#TIL: Day #2 with Machine Learning. Machine Learning Systems’ Types

There are many different types of Machine Learning systems base on each criterion.

I. Criterion 1: Trained with or without human supervision.

This criterion has 4 main types: supervised, unsupervised, semi-supervised, and reinforcement learning.

  1. Supervised Learning

As the name indicates, supervised learning has the presence of a supervisor as a teacher. We train our program using data that is “well labeled” — data is tagged with the correct answer.

Classification is a typical supervised learning task. One example is the spam filter. In the training set, every email was tagged with its class (spam or not). After learning from the data set, the Machine Learning program will answer the question where or not the new coming email is a spam email.

Regression is another typical supervised learning task. In this task, the program has to predict a target numeric value, such as the price of a car, given a set of features (brand, mileage, age, etc.) called predictors. In the training set, every car will include both its predictors and their labels (in this case, the prices)

Some important supervised learning algorithm

2. Unsupervised Learning

In the opposite of Supervised Learning, there is no teacher in Unsupervised Learning. In another word, the training data is unlabeled.

One of the most important Unsupervised Learning is Clustering. The goal of clustering is to determine the internal grouping in a set of unlabeled data.

For example, You have a lot of data about your website’s visitors. The clustering algorithm will help to detect groups of similar visitors. It may found that 30% of your visitors are males and want to buy watches, while 15% of your visitors are females and want to buy phones. So, base on each clustering, you will decide the right marketing campaign for each group.

Some important Unsupervised Learning algorithm:

  • Clustering: K-Means, DBSCAN, Hierarchical Cluster Analysis
  • Anomaly detection and novelty detection: One-class, SVM, Isolation Forest
  • Visualization and dimensionality reduction: Principal Component Analytics, Kernel PCA, Locally Linear Embedding, t-Distributed Stochastic Neighbor Embedding
  • Association rule learning: Apriori, Eclat

3. Semisupervised Learning

This is a mix of Supervised Learning and Unsupervised Learning. Normally, labeling data is costly, so the training data may come with a partially labeled set.

Most semisupervised algorithms are combinations of supervised and unsupervised algorithms.

4. Reinforcement Learning

It is about taking suitable action to maximize reward (or minimize penalties) in a particular situation. In this type of Machine Learning, an agent (the learning system) can observe the environment, select and perform actions and get rewards in return. In the end, it will try to find the best strategy (policy) to get the most reward over time.

There are some implementations of Reinforcement Learning algorithms in the real world; for example, DeepMind’s AlphaGo, learns how to walk by robots.

II. Criterion 2: Batch and Online Learning

  1. Batch Learning (Offline Learning)

If training is taking a lot of time and computer resources, so it must typically do offline. The system first trains with data and then launch in production lately without learning. This is also called offline learning.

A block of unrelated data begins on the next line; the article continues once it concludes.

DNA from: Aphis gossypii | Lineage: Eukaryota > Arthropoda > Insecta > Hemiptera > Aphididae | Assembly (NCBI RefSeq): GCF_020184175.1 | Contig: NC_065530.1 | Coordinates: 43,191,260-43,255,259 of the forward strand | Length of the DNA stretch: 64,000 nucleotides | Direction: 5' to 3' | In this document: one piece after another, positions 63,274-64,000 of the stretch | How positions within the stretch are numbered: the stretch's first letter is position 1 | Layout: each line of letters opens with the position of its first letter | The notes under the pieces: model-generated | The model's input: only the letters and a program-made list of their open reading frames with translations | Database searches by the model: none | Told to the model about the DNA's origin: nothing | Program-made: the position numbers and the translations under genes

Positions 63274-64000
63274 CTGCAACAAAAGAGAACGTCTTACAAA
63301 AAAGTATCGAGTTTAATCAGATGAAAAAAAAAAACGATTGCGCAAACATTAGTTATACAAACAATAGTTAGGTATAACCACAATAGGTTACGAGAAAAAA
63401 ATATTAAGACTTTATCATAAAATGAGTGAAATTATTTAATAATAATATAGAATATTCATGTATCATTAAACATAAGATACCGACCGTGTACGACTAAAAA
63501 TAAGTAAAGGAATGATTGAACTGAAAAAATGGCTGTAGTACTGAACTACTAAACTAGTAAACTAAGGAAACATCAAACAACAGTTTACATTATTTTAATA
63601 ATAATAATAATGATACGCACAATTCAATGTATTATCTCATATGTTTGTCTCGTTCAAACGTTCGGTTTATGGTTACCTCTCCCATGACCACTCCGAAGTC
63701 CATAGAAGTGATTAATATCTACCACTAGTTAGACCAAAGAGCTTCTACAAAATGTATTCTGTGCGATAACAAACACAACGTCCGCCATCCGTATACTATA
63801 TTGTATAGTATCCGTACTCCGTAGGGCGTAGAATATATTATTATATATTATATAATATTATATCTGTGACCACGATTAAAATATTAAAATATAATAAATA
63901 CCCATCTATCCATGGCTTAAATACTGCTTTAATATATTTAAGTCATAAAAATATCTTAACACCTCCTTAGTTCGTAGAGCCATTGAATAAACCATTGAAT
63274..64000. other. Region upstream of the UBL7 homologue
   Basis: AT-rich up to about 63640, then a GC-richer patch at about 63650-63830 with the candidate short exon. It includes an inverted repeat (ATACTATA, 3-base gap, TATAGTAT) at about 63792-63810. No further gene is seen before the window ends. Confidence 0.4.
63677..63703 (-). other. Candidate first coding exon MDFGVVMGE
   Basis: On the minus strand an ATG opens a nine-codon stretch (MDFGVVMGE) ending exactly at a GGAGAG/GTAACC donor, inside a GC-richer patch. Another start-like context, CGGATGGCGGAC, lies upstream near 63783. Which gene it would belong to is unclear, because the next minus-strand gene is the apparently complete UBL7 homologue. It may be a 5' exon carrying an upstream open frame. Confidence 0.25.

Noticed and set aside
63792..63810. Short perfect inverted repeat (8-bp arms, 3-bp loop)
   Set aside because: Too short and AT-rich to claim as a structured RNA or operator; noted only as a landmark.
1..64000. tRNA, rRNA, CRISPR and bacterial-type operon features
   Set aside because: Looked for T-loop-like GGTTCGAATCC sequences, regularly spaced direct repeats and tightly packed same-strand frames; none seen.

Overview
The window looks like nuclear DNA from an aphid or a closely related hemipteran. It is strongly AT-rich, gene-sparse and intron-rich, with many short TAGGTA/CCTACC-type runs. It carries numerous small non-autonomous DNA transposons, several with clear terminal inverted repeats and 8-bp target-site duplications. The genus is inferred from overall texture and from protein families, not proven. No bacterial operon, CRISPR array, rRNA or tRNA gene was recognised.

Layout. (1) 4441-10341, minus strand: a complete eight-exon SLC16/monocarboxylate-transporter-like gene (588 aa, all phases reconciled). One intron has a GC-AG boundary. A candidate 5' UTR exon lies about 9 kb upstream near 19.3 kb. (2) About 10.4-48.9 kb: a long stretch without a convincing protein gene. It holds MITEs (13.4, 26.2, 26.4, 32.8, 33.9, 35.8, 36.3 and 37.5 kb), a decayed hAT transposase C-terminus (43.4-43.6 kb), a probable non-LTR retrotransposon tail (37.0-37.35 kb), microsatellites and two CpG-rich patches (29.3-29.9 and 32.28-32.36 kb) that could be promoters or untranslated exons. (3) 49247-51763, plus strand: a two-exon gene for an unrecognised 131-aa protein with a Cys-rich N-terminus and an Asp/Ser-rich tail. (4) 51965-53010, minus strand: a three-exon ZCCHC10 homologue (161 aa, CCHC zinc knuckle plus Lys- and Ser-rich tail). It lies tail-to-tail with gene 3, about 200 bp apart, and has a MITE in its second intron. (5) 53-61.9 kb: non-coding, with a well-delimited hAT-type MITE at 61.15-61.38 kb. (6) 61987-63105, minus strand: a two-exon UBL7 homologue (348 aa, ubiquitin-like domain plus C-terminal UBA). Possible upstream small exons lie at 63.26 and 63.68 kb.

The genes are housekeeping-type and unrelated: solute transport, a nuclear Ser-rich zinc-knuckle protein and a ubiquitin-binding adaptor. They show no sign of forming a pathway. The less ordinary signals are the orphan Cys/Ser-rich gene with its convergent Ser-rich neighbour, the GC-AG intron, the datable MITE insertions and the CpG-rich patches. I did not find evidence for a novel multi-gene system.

If the system wants to learn the new data set, we need to gather all old and new data and make the system train again with the new version of data. After training, we have the new version of the system, and we can replace the old one with this new one.

We can achieve the whole above steps automatically, so we can scheduler the training frequently. However, if we need the system to adapt rapidly change (predict stock prices hourly), then we need more reactive solutions.

2. Online Learning

When the training is cheap and fast by learning from mini-batches, the system can learn on the fly as data arrives.

Online Learning is great for the system that needs to answer questions quickly, for example, stock prices.

The big problem with Online Learning is bad data. If the system learns from bad data on the fly, the new version can perform the bad result, and users can notice that.

III. Instance-based Learning vs. Model-based Learning

  1. Instance-based Learning

The system learns examples by heart, then generalizes to a new case by using similarity measures to compare them to learned examples. It also knows as Memory-based Learning or Lazy Learning.

If we apply instance-based Learning into the email spam filter program, then instead of just flagging emails that are identical to know spam emails, we can flag emails that are very similar to know spam emails. (maybe we can count common words between two emails as the similarity)

2. Model-based learning

In this way, we generalize a set of examples to build a model and then use that model to make predictions.

Let take a look at the examples about the data set of each country with GDP per capita and life satisfaction. And answer the question, does money make people happier?

By taking a look at the figure, we can notice a trend here. So we can start with the very simple linear model for the above data.

life_satisfaction = X0 + X1 x GDP_per_capita

We try to find X0 and X1. And then we can predict the life_statisfaction for the new coming country with its GDP_per_capita.

Writing for remembering

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